Former Starbucks CEO Howard Schultz has officially bowed out of the 2020 presidential race, saying while he remains frustrated with the two-party political system, he’s not willing to risk an independent candidacy that could divide the vote and help President Donald Trump win reelection.
Schultz had been publicly mulling a presidential bid since January, saying the Democratic and Republican parties are dominated by extreme voices, leaving millions of Americans looking for a moderate alternative.
While arguing that Trump is unfit for office, Schultz has contended that Democrats risk handing the president a second term by nominating a candidate advocating policies that run too far to the left.
Schultz’s exploratory effort, which included a national book tour, failed to gain much traction. He faced a backlash, particularly among Democrats, who portrayed the Seattle billionaire’s ambitions as an egotistical, election-spoiling exercise that would only benefit Trump.
Locally, he faced renewed criticism over his central role in losing the Seattle Sonics NBA team to Oklahoma City, and his failure to vote in many local elections.
In a letter to supporters Friday, Schultz acknowledged that his independent candidacy could have benefited Trump — while also blaming a divisive political climate for torpedoing his chances.
“Statistically and anecdotally, there is an undeniable appetite for meaningful political reform in America. I had hoped to represent this common-sense view,” Schultz wrote in the letter posted on his website. But, he said, “extreme voices currently dominate the national dialogue, often with a vitriol that crowds out and discourages thoughtful discussions.”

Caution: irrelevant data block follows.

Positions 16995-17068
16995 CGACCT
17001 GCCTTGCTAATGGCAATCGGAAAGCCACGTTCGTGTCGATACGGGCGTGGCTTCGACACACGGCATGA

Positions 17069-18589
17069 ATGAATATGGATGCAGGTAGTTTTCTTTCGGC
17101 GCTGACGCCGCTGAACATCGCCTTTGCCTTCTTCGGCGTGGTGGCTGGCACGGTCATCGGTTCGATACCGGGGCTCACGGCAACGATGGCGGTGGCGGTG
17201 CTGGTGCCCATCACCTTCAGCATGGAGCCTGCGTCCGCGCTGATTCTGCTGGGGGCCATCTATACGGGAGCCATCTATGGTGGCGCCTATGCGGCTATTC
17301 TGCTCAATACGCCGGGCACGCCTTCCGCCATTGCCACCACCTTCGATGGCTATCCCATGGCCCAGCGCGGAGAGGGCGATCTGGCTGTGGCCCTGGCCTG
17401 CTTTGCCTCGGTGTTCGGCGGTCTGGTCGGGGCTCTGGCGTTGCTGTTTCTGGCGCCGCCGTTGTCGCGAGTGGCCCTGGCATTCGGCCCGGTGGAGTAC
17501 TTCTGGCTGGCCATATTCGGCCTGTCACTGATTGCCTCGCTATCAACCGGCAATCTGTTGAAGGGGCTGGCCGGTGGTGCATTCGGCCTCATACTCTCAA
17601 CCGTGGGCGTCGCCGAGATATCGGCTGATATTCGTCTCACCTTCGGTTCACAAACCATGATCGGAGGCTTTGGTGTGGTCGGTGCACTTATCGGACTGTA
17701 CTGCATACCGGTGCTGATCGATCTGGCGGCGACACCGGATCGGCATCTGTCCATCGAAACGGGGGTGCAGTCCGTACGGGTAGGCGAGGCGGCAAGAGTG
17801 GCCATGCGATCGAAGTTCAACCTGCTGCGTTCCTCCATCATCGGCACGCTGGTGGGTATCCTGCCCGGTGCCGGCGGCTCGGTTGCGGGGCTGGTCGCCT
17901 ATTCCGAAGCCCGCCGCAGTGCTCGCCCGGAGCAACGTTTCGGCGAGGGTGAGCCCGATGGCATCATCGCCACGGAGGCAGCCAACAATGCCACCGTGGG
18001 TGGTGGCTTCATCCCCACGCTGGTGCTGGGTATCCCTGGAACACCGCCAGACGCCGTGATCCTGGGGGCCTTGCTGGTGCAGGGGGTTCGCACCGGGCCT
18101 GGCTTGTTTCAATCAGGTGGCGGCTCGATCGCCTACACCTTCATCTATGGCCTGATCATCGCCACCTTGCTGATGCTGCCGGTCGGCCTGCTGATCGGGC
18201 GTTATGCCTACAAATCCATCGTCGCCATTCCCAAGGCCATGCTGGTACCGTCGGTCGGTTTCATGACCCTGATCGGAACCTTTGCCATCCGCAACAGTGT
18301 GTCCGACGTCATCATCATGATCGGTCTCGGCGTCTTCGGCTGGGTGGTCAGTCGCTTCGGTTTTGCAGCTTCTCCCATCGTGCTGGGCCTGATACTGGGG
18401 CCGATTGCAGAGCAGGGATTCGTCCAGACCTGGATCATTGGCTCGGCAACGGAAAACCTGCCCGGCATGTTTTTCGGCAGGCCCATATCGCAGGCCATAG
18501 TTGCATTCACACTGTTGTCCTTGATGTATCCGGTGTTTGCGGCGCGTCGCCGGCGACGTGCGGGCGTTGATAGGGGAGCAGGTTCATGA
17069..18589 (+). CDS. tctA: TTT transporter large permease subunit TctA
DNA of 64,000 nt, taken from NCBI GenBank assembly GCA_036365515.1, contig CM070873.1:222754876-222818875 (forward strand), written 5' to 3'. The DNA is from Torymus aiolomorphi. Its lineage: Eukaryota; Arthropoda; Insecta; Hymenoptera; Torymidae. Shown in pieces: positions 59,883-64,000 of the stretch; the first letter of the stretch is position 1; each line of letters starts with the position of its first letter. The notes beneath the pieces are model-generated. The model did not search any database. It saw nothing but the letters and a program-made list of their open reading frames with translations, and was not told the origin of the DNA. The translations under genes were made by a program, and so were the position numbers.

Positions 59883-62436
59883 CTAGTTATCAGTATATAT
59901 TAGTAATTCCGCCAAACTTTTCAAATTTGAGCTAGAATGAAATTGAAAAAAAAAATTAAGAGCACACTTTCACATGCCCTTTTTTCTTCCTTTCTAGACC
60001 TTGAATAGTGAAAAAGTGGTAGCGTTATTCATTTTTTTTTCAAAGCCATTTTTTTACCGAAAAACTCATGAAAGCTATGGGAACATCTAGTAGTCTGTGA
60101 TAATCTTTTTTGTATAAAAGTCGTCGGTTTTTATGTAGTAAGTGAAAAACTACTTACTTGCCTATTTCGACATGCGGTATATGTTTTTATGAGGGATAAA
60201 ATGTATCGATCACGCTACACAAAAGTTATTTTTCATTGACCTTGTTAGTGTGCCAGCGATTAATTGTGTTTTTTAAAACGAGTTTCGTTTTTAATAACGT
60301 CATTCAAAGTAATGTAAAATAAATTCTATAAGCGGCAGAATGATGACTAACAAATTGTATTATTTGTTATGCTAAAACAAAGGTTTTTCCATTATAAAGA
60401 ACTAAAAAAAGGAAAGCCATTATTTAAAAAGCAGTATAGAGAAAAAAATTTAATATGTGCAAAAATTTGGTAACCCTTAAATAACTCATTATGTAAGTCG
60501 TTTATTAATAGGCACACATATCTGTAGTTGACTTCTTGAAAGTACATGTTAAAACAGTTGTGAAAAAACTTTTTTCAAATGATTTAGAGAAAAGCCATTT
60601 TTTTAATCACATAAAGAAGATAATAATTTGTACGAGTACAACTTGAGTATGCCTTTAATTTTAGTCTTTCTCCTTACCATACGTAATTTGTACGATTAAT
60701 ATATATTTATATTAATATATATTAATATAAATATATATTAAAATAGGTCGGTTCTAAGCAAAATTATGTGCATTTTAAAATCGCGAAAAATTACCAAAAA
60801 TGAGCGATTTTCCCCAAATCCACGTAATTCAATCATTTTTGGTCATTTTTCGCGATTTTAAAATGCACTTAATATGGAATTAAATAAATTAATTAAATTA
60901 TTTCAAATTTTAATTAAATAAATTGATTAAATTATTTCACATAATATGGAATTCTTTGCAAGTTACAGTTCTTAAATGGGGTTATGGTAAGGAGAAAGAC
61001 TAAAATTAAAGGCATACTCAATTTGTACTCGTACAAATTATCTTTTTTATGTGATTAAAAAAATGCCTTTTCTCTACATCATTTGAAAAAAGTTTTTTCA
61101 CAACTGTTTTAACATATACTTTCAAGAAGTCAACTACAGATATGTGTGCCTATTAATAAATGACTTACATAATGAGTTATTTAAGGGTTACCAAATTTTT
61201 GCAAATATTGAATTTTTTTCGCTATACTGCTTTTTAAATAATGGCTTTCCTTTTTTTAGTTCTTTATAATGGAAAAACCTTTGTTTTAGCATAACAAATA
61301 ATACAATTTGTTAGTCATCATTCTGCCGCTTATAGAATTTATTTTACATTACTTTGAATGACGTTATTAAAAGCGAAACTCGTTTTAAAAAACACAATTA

Schultz would have had to take steps early to appear on the ballots in 50 states — well before the Democratic nominee is known, whether it’s former Vice President Joe Biden, or more liberal candidates like Sen. Elizabeth Warren or Sen. Bernie Sanders.
Schultz cited that timing issue — which had been apparent even as he launched his exploratory bid — in his letter to supporters: “If I went forward, there is a risk that my name would appear on ballots even if a moderate Democrat wins the nomination, and that is not a risk I am willing to take.”
In his announcement Friday, Schultz did not say he would support the eventual Democratic nominee. Instead, he said he’d devote the millions of dollars he’d planned to spend on his own candidacy to “people, organizations and ideas that promote honesty, civility and results in our politics, and that move the country beyond two-party gridlock.”
Among those early efforts, Schultz said, would be to advocate for “increased national service opportunities for young people.”
A Schultz spokeswoman said he was not available for media interviews Friday.
Tina Podlodowski, chair of the state Democratic Party, who had harshly criticized Schultz’s potential independent candidacy, invited Schultz to join Democrats. “I really hope he’ll have coffee with us now … could be such a great help to so many good candidates. How about it @HowardSchultz?” she wrote on Twitter.
After spending the first few months of the year traveling the country to gauge support, Schultz had suspended his proto-campaign in June, saying three back surgeries made it impossible to continue his travel schedule. He laid off his political staff at the time and said he’d consider his options after Labor Day.
In his letter Friday, Schultz urged Americans not to become “hopeless or complacent” and to work toward “a less divisive America … where disagreement is followed by compromise, extremes are tempered by moderation, and divisiveness is eclipsed by decency.”